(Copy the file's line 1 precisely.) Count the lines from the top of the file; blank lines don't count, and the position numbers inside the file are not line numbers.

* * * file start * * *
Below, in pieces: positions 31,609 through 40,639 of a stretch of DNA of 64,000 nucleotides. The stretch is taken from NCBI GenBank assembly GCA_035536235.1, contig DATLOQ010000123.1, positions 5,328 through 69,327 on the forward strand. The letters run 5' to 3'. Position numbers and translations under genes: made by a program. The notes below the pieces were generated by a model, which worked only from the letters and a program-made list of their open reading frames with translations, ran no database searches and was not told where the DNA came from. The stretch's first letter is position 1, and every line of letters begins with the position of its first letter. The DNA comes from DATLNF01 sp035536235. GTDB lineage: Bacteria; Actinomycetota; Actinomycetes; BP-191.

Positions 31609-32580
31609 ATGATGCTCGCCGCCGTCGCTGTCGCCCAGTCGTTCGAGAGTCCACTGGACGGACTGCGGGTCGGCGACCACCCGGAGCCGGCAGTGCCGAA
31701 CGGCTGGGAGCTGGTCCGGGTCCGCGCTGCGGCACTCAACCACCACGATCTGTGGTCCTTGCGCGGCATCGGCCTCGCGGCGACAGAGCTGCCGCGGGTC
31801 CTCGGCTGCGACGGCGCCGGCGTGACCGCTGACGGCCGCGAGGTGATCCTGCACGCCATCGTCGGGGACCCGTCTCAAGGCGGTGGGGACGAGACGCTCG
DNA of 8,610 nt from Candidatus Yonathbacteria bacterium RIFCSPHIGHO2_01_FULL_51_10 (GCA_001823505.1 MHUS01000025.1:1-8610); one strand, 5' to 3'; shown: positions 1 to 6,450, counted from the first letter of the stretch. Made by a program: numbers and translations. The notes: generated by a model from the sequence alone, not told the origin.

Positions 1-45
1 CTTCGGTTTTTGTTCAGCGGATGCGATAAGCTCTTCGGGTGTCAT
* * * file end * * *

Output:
Below, in pieces: positions 31,609 through 40,639 of a stretch of DNA of 64,000 nucleotides. The stretch is taken from NCBI GenBank assembly GCA_035536235.1, contig DATLOQ010000123.1, positions 5,328 through 69,327 on the forward strand. The letters run 5' to 3'. Position numbers and translations under genes: made by a program. The notes below the pieces were generated by a model, which worked only from the letters and a program-made list of their open reading frames with translations, ran no database searches and was not told where the DNA came from. The stretch's first letter is position 1, and every line of letters begins with the position of its first letter. The DNA comes from DATLNF01 sp035536235. GTDB lineage: Bacteria; Actinomycetota; Actinomycetes; BP-191.